The death by drowning of the eponymous female during a visit to Finland in 1969 stirs up waves that flow through several lives for years thereafter, in this third novel from the popular European author.
Fagerholm (Wonderful Women By the Sea, 1997) openly challenges readers with a 12-page overture that suggests the mysterious effect of itinerant Eddie de Wire (the deceased, who evokes memories of Andy Warhol’s unstable “superstar” Edie Sedgwick) on the friendless adolescent boy Bengt (aka Bencku) who finds her body, and on two teenaged girls, Doris and Sandra. The latter two are for different reasons family-less, and are brought—ironically—together and pulled apart by the flickering, briefly glimpsed shadow of the improbably glamorous, albeit unquestionably seductive Eddie. Fagerholm’s almost aggressively lyrical prose style (at least, as persuasively rendered by translator Tucker) feels forced at times, and her employment of fragmented narrative and time scheme, as well as multiple points of view, keeps the story at a distance from even the most willing reader. But there is much to admire here, including a precise, bitterly funny rendering of life in “The District,” a posh coastal development near Helsinki, bordered on one side by ocean and on the other by marshlands which perhaps offer a gracious nod to Dickens’s masterpiece Great Expectations—as does Fagerholm’s piercing depiction of the awkward misfit Bencku’s fervent yearnings to fit in, and belong. But the novel’s center is rightly occupied by the duo of “knocked-about trash kid” Doris and emotionally frail, neurotic Sandra—and the lingering aftermath of their collusion, intimacy and estrangement. Fagerholm pointedly demonstrates that the cycle of hopefulness and disillusionment will embrace subsequent generations.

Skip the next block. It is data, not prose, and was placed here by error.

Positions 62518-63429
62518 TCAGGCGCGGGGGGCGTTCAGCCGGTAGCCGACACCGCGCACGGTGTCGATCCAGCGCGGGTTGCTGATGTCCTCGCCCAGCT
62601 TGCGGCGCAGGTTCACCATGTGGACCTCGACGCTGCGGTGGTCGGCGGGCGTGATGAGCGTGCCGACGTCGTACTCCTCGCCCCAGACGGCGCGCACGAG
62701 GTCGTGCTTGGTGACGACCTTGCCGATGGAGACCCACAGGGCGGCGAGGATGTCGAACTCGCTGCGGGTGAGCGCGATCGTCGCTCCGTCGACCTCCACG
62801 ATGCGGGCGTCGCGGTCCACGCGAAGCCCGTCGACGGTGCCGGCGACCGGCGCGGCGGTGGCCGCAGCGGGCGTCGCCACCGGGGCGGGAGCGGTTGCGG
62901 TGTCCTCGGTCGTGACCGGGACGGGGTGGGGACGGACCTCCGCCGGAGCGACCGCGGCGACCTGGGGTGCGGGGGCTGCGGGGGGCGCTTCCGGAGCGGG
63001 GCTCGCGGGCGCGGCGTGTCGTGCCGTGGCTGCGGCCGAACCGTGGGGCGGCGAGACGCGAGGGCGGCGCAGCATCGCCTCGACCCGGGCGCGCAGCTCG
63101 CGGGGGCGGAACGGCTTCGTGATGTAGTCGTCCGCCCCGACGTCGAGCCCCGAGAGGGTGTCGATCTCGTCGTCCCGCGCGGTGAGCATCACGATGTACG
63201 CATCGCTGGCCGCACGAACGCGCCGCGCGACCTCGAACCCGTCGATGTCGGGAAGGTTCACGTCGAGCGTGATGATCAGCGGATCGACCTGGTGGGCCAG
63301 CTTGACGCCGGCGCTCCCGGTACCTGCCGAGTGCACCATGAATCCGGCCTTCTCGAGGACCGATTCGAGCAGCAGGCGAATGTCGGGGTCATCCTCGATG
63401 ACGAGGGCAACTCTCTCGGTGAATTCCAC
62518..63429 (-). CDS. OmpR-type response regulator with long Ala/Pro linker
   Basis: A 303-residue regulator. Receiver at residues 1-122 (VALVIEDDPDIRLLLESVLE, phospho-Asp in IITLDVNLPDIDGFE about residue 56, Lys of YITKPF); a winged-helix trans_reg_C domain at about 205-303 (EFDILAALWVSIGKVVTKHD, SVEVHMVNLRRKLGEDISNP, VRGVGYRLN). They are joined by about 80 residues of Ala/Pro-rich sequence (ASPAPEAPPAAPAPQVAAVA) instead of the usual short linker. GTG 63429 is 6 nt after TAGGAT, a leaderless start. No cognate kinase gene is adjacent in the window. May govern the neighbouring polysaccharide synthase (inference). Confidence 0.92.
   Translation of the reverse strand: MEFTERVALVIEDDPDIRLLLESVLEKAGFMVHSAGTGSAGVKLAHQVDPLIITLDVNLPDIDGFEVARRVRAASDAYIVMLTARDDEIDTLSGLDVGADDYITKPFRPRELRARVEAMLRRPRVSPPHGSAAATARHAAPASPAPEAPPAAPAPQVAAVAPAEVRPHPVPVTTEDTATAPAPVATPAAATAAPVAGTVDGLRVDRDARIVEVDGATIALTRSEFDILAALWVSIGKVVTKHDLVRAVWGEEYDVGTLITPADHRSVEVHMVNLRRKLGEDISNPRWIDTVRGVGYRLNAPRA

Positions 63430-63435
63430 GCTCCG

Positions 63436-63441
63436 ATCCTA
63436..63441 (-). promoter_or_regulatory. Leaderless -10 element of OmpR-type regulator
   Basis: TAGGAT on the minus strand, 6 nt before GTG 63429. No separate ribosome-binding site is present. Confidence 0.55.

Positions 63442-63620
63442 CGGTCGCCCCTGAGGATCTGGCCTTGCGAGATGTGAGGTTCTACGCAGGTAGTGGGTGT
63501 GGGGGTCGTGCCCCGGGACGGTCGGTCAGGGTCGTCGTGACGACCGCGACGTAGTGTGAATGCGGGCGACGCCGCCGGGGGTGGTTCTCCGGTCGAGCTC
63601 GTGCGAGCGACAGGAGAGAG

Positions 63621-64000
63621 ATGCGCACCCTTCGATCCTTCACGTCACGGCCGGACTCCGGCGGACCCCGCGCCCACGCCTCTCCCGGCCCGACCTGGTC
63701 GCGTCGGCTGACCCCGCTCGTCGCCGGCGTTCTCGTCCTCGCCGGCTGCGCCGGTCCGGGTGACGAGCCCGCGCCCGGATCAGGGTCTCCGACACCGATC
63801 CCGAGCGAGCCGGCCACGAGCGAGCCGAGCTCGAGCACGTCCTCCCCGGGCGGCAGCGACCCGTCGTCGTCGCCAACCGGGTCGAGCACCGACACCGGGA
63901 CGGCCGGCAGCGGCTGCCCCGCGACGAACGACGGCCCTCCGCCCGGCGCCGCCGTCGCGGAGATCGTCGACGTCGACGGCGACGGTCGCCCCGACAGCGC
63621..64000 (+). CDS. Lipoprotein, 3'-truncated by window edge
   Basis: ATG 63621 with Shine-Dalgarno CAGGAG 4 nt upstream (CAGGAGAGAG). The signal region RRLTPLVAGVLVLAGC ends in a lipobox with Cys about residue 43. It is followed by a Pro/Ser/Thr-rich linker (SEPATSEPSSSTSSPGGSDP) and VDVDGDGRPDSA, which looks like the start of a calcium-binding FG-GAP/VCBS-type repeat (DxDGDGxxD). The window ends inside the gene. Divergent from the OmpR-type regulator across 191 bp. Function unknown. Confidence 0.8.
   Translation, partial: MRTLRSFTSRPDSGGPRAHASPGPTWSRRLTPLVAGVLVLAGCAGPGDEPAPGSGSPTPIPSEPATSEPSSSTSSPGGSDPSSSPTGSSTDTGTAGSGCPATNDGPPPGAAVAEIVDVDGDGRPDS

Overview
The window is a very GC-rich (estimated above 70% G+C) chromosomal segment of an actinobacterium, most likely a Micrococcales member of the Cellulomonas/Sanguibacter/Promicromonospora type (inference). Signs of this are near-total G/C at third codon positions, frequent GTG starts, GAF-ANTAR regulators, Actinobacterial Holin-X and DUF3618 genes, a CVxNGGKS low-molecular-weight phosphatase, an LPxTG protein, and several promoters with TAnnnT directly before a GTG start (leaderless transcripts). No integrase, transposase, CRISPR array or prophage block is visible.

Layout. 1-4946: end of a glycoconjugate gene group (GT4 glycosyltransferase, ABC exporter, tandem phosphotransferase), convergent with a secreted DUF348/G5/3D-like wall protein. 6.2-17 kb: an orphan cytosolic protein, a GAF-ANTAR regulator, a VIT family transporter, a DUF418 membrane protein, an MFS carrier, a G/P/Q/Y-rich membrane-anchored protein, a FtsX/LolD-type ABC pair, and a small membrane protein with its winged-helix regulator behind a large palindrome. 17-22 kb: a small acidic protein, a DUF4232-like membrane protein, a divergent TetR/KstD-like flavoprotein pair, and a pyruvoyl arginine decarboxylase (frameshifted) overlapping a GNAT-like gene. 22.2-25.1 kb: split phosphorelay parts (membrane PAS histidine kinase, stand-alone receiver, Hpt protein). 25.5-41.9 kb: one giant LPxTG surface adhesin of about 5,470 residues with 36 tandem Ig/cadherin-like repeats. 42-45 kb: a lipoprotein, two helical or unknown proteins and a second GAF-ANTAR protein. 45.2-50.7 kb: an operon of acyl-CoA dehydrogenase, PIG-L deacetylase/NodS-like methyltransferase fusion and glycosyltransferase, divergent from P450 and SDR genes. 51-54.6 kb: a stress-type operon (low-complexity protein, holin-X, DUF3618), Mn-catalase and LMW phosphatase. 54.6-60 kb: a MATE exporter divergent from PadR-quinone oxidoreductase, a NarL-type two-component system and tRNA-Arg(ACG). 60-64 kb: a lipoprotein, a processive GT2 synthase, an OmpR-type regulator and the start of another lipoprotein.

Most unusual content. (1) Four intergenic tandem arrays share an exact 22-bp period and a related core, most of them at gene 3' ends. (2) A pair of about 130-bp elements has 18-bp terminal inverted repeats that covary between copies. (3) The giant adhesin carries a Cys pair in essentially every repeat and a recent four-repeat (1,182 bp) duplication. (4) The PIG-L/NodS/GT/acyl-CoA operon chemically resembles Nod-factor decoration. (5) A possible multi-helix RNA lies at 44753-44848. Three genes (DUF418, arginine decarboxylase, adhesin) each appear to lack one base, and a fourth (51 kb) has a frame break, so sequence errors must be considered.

A genuinely gripping, if demanding novel, the first of an announced two-volume work. Many readers will eagerly await this richly imagined story’s continuation.